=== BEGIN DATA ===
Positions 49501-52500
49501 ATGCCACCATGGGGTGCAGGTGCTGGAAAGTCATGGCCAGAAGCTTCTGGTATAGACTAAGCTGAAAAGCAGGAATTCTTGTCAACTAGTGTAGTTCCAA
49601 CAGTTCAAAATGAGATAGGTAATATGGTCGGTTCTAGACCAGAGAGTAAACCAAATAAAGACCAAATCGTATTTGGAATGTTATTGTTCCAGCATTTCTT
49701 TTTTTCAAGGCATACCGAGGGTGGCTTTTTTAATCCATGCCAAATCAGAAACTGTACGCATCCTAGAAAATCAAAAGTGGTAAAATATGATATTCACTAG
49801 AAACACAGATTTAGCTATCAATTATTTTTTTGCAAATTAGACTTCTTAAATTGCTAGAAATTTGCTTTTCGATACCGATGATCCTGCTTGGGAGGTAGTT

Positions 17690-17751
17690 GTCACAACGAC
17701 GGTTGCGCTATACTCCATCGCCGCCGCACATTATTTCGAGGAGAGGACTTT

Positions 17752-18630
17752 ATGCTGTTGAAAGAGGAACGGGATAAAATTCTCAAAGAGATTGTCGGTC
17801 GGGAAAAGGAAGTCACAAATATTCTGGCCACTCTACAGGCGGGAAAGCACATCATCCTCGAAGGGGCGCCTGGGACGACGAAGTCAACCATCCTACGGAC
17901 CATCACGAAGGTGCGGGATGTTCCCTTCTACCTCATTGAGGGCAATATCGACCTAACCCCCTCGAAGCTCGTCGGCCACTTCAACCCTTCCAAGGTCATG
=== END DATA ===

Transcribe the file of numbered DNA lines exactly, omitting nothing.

Positions 49501-52500
49501 ATGCCACCATGGGGTGCAGGTGCTGGAAAGTCATGGCCAGAAGCTTCTGGTATAGACTAAGCTGAAAAGCAGGAATTCTTGTCAACTAGTGTAGTTCCAA
49601 CAGTTCAAAATGAGATAGGTAATATGGTCGGTTCTAGACCAGAGAGTAAACCAAATAAAGACCAAATCGTATTTGGAATGTTATTGTTCCAGCATTTCTT
49701 TTTTTCAAGGCATACCGAGGGTGGCTTTTTTAATCCATGCCAAATCAGAAACTGTACGCATCCTAGAAAATCAAAAGTGGTAAAATATGATATTCACTAG
49801 AAACACAGATTTAGCTATCAATTATTTTTTTGCAAATTAGACTTCTTAAATTGCTAGAAATTTGCTTTTCGATACCGATGATCCTGCTTGGGAGGTAGTT

Positions 17690-17751
17690 GTCACAACGAC
17701 GGTTGCGCTATACTCCATCGCCGCCGCACATTATTTCGAGGAGAGGACTTT

Positions 17752-18630
17752 ATGCTGTTGAAAGAGGAACGGGATAAAATTCTCAAAGAGATTGTCGGTC
17801 GGGAAAAGGAAGTCACAAATATTCTGGCCACTCTACAGGCGGGAAAGCACATCATCCTCGAAGGGGCGCCTGGGACGACGAAGTCAACCATCCTACGGAC
17901 CATCACGAAGGTGCGGGATGTTCCCTTCTACCTCATTGAGGGCAATATCGACCTAACCCCCTCGAAGCTCGTCGGCCACTTCAACCCTTCCAAGGTCATG